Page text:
Making public sector E-procurement translate across borders

In Europe the idea of procurement is always mixed with the idea of cross border tendering and how to assist companies from anywhere in the EU bid anywhere else in the EU.

A few months ago a new web portal appeared with the aim to support procurers in their evaluation and acceptance of bids coming from another country than their own. The E-certis website aims to map the various documents that you are usually asked when tendering.

What can you do if you are a UK supplier asked by a French procurer for a DC5? No, French procurers do not take Honda cars as a bribe. The various forms are confusing for everybody throughout Europe. Now the e-certis website can tell you that, if you are in the UK , you can give the French procurer a declaration under oath that you are not a company that owes money to the HMRC. As an impartial reviewer, I think this kind of system is more than necessary: but whether it is user-friendly is another question…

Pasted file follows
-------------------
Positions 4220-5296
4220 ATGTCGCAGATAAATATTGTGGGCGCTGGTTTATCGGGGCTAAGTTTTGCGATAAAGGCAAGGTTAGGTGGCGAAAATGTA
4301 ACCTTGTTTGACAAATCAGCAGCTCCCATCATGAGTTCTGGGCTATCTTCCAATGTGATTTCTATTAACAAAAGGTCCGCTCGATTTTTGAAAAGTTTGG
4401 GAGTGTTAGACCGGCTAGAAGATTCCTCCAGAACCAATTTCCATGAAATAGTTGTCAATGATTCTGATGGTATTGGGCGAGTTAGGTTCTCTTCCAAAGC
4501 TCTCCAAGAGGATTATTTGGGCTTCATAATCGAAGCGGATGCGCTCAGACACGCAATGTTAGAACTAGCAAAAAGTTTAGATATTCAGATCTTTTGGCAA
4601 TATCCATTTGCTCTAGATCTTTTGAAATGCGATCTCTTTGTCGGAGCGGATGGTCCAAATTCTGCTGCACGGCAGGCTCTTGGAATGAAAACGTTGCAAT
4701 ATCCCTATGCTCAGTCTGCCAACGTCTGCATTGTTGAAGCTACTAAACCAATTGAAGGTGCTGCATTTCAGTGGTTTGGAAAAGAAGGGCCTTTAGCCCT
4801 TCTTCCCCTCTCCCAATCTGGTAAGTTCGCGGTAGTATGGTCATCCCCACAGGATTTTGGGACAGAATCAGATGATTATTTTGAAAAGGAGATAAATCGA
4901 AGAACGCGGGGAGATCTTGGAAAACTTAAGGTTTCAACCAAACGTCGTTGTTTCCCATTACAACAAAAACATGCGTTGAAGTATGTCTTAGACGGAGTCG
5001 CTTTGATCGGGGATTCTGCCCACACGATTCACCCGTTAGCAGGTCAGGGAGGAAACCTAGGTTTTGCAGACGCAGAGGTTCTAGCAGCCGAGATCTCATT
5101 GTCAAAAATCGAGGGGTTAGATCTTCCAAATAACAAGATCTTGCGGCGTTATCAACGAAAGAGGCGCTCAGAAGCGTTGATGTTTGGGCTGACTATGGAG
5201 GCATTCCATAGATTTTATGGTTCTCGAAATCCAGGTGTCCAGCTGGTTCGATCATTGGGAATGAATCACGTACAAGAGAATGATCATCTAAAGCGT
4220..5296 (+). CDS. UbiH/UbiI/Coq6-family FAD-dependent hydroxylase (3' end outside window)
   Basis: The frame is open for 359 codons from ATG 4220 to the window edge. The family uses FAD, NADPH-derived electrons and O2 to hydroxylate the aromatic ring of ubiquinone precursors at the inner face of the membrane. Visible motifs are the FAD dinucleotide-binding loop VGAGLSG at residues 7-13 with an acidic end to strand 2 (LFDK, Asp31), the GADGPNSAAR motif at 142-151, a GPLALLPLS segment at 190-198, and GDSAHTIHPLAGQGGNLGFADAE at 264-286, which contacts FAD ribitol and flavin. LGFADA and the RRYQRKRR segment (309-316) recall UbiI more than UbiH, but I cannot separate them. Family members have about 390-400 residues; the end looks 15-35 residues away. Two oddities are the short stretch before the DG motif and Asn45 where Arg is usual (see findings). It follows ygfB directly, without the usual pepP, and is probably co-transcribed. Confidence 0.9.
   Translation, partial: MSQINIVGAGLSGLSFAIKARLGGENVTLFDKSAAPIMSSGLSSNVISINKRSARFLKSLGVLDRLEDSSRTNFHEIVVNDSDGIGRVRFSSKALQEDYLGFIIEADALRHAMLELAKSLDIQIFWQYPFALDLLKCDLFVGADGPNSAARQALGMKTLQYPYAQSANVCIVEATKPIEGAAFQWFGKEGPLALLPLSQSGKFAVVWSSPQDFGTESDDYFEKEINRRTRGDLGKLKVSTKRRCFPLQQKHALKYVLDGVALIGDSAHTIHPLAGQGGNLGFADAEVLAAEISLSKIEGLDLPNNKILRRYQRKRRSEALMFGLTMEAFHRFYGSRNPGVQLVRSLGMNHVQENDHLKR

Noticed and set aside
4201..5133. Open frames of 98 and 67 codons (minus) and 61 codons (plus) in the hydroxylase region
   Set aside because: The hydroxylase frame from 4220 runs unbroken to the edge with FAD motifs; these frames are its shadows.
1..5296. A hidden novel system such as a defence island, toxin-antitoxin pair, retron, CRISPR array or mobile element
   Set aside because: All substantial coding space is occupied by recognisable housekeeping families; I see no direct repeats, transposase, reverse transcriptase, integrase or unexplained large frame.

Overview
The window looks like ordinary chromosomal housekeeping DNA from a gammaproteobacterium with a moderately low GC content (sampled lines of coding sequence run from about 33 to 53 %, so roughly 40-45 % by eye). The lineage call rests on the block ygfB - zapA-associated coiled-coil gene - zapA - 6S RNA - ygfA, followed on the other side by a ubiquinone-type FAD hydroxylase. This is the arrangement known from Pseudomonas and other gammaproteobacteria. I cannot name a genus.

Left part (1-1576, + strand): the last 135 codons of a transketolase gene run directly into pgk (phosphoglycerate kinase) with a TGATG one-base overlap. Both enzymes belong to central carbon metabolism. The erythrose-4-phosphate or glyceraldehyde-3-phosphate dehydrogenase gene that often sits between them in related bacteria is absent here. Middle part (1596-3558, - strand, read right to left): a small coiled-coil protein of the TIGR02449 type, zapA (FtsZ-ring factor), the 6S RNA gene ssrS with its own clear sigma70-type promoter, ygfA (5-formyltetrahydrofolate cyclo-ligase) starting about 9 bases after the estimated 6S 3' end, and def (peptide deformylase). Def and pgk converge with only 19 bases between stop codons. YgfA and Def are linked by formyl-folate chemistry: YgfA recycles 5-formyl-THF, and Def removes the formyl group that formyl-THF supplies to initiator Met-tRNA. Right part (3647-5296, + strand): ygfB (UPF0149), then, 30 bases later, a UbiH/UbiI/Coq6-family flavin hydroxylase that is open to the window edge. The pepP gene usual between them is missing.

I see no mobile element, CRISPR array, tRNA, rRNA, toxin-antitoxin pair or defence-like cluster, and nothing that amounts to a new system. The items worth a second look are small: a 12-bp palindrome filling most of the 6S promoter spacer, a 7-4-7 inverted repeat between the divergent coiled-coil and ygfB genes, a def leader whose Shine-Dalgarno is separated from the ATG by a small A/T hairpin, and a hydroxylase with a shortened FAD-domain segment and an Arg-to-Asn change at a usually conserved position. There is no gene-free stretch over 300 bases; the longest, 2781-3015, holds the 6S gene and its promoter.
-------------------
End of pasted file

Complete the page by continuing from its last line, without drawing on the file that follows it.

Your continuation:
Now we know what to provide in terms of documentation. Can we provide the documents electronically? Can they be certified, signed electronically, e-invoice and e-paid? Other projects like E-PRIOR and PEPPOL look into rationalising it and developing plans on how to roll that out throughout Europe.

As we discussed in our last post, e-procurement technology is now mature in the EU and the different elements that make up the total picture are getting there…

Until next time…

Toni Saraiva is our French / Portugese regualr guest writer, now working in England (but travelling a lot) for EISC, who help small firms in particular understand the wonders of EU procurement and how to bid for contracts.


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